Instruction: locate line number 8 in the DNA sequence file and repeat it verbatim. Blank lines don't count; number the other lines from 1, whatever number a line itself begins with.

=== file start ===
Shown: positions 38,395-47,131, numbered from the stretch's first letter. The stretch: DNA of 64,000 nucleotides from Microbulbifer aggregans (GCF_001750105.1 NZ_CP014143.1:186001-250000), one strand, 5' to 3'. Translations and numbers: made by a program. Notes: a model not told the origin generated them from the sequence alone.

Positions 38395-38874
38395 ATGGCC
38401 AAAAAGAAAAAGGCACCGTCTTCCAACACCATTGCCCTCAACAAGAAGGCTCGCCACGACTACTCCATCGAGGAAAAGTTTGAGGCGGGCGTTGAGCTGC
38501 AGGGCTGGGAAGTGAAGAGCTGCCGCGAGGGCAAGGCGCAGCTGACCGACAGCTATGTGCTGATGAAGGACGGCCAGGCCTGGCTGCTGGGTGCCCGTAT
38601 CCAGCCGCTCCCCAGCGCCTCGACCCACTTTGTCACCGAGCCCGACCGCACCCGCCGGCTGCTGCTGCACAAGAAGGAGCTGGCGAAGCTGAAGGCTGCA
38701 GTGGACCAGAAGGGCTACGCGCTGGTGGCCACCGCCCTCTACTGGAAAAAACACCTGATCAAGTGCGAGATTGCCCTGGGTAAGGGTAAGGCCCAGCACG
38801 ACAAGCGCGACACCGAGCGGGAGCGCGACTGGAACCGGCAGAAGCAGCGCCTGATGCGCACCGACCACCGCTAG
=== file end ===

38801 ACAAGCGCGACACCGAGCGGGAGCGCGACTGGAACCGGCAGAAGCAGCGCCTGATGCGCACCGACCACCGCTAG